We present the results of this research first by describing the geographic locations and settings in which surveys have identified stands of S. jamesii. We then present results of our soil and nutritional analyses.
The Contemporary Geographic Distribution
The range of S. jamesii includes northern Mexico, far western Texas, much of New Mexico, southeastern Utah, and northeastern Arizona (Humans and Spooner 2001; Kearney and Peebles 1960; Welch et al. 1987). In Colorado, it occurs only in southeastern Montezuma county, plus a few other locations (Harrington 1964:485; USDA NRCS 2016). In dryer southern areas, it is found in mountainous regions where moisture is comparatively plentiful. Additional stands are known in Bandelier National Monument (NM) and in Canyon de Chelly National Monument (AZ), both with significant evidence of nearby pre-Hispanic occupation by indigenous groups. A recent map of herbaria collection materials can be found using the SEINet website (SEINet 2017). Additional information is also available in the GRIN database (GRIN 2017).
Extensive field reconnaissance during this project has delineated the distribution of S. jamesii in the Four-Corners Region. Stands were located by searching areas surrounding ancient habitation sites identified on maps or readily accessible through day hikes. Four areas have been the focus of this research: Mesa Verde National Park (MEVE) and surrounding area; Chaco Canyon National Historic Park and surrounding area; Chimney Rock National Monument; and other locations, including Canyon of the Ancients National Monument and Aztec Ruins National Park.
With few exceptions, S. jamesii plants grow primarily in association with archaeological ruins in the Four-Corners Region (Figure 2). This is supported independently by Bamberg et al. (2003) who mapped and collected specimens for the U.S. Potato Genebank. These researchers noted that stands are often isolated, with long distances between populations, and that growth requirements include adequate soil moisture. This is supported by field observations by Kinder and field associates over a period of at least ten years (summarized below). The association of these potato populations with cultural water-impounding features (check dams, spill-overs, other water control features) and natural water-impounding features (landslides, where side-canyon drainages join main canyons, sediment within slickrock depressions) reveals how ancient groups understood the locations where potato tubers would thrive.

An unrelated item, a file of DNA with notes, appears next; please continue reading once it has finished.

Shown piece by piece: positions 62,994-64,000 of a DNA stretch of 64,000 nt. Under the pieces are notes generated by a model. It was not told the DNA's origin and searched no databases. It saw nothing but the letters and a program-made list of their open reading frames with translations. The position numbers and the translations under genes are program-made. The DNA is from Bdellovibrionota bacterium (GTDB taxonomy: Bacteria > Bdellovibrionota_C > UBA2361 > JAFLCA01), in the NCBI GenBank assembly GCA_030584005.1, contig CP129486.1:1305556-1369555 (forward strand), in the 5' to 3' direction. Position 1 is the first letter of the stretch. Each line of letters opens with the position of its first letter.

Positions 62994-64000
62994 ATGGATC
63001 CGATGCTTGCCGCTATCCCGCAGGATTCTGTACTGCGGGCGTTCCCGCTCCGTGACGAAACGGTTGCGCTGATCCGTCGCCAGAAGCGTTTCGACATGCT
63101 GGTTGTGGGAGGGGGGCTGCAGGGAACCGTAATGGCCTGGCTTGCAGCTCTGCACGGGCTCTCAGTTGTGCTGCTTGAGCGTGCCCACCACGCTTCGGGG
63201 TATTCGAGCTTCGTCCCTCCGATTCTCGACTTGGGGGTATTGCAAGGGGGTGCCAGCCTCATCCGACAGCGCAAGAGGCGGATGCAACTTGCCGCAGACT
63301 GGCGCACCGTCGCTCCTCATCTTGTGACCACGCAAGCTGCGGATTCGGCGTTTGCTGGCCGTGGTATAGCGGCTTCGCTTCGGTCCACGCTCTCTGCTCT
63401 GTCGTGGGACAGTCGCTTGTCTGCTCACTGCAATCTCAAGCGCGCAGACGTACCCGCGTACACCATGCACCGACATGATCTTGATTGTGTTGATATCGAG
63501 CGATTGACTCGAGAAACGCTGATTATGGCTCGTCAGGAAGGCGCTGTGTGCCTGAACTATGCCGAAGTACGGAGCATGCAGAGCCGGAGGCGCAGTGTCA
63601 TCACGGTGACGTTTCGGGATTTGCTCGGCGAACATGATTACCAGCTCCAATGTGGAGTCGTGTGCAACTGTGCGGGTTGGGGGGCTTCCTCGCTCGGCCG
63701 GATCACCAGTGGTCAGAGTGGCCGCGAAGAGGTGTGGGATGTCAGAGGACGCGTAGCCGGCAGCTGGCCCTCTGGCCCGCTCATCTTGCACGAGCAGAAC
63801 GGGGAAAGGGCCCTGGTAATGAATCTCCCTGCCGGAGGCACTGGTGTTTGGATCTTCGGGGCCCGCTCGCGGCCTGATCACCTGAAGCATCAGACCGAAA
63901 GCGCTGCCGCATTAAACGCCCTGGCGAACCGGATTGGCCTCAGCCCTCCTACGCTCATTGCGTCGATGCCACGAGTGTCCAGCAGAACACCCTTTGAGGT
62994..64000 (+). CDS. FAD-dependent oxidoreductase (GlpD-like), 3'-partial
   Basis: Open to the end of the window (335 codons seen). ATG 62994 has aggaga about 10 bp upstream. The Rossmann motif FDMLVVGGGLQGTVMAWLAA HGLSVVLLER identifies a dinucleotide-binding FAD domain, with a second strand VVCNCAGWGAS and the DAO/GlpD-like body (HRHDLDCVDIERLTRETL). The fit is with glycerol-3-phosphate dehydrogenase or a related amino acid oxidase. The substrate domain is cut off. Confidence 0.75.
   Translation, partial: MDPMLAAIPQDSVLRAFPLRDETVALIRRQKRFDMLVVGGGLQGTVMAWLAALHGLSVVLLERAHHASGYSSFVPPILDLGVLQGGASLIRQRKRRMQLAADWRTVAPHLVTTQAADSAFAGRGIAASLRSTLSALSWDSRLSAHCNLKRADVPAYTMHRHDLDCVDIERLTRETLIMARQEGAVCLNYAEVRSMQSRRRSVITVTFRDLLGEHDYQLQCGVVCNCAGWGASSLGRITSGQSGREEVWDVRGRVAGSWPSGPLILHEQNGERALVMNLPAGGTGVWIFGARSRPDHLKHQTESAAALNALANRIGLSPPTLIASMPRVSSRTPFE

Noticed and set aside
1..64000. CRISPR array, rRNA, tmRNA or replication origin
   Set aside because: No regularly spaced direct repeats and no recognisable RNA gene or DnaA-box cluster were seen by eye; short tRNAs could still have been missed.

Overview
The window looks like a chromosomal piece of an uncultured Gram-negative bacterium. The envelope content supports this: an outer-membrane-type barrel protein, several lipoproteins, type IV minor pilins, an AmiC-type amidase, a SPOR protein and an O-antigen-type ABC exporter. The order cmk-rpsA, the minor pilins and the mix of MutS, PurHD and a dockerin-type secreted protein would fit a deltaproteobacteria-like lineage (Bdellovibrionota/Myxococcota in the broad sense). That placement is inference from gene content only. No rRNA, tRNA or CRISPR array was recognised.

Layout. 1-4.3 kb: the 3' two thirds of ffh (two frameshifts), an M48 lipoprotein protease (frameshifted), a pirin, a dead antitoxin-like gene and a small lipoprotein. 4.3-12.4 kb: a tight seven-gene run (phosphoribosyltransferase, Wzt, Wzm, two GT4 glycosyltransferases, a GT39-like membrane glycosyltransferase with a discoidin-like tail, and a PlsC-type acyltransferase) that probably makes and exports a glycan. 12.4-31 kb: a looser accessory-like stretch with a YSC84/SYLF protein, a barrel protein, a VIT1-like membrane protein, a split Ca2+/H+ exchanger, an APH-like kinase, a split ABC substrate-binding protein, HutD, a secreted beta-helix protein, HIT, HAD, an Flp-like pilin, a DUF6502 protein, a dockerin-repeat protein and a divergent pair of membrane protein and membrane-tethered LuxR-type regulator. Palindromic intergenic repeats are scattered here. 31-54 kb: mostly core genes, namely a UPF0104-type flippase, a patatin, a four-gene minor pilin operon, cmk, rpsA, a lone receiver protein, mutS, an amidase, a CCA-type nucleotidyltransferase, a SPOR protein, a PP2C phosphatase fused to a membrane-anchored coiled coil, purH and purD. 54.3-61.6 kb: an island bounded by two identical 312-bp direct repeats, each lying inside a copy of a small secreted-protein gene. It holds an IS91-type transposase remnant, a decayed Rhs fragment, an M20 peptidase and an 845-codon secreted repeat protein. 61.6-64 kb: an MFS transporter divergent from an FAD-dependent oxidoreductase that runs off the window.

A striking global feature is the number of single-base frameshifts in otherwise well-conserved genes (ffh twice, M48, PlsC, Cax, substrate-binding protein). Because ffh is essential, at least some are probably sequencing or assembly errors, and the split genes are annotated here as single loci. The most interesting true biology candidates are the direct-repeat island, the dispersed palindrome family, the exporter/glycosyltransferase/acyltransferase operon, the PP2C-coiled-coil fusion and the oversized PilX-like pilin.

Mesa Verde National Park and Surrounding Areas
In the Mesa Verde area of southwestern Colorado, S. jamesii is found growing up to 2210 m in elevation, but no higher. It is also growing in upper drainages where check dams are plentiful—usually above formidable spill-overs. There are hundreds of check dams located near cliff dwellings and on mesa tops where crops were thought to be cultivated. Many of those check dams retain soil, and potatoes currently grow in some of those features. Multiple stands of S. jamesii found in Mesa Verde are shown in Figure 3.
The largest population was documented in Navajo Canyon below Chapin Mesa, where there is a large fertile area that may have been cultivated and where at least one stone check dam has been observed adjacent to the central channel. This S. jamesii stand is found along a length of 1600 m of the canyon, which is 60–90 m wide at its center and is considered to be a “mega-population,” defined on the basis of large numbers of plants, broad spatial distribution, and genetic richness (Bamberg et al. 2016). This stand spreads from the upper end of the canyon toward the park border.